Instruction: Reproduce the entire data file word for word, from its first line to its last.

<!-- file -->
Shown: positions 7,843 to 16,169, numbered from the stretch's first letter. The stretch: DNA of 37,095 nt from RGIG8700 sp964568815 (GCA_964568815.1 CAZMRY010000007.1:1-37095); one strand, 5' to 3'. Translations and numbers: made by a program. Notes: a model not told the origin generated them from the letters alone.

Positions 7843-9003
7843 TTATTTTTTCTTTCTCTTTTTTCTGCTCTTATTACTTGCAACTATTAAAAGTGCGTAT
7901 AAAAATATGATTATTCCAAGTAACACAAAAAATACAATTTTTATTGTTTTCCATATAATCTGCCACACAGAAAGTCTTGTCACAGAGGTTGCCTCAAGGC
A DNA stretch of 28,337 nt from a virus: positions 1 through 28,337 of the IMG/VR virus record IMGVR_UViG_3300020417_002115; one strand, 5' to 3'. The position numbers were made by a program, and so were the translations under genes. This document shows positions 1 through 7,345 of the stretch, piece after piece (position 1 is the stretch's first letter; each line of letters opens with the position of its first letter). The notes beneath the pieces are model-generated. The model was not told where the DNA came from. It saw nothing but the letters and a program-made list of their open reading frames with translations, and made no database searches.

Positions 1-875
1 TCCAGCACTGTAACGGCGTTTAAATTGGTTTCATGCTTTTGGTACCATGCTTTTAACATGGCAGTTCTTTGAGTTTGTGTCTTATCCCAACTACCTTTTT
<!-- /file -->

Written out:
Shown: positions 7,843 to 16,169, numbered from the stretch's first letter. The stretch: DNA of 37,095 nt from RGIG8700 sp964568815 (GCA_964568815.1 CAZMRY010000007.1:1-37095); one strand, 5' to 3'. Translations and numbers: made by a program. Notes: a model not told the origin generated them from the letters alone.

Positions 7843-9003
7843 TTATTTTTTCTTTCTCTTTTTTCTGCTCTTATTACTTGCAACTATTAAAAGTGCGTAT
7901 AAAAATATGATTATTCCAAGTAACACAAAAAATACAATTTTTATTGTTTTCCATATAATCTGCCACACAGAAAGTCTTGTCACAGAGGTTGCCTCAAGGC
A DNA stretch of 28,337 nt from a virus: positions 1 through 28,337 of the IMG/VR virus record IMGVR_UViG_3300020417_002115; one strand, 5' to 3'. The position numbers were made by a program, and so were the translations under genes. This document shows positions 1 through 7,345 of the stretch, piece after piece (position 1 is the stretch's first letter; each line of letters opens with the position of its first letter). The notes beneath the pieces are model-generated. The model was not told where the DNA came from. It saw nothing but the letters and a program-made list of their open reading frames with translations, and made no database searches.

Positions 1-875
1 TCCAGCACTGTAACGGCGTTTAAATTGGTTTCATGCTTTTGGTACCATGCTTTTAACATGGCAGTTCTTTGAGTTTGTGTCTTATCCCAACTACCTTTTT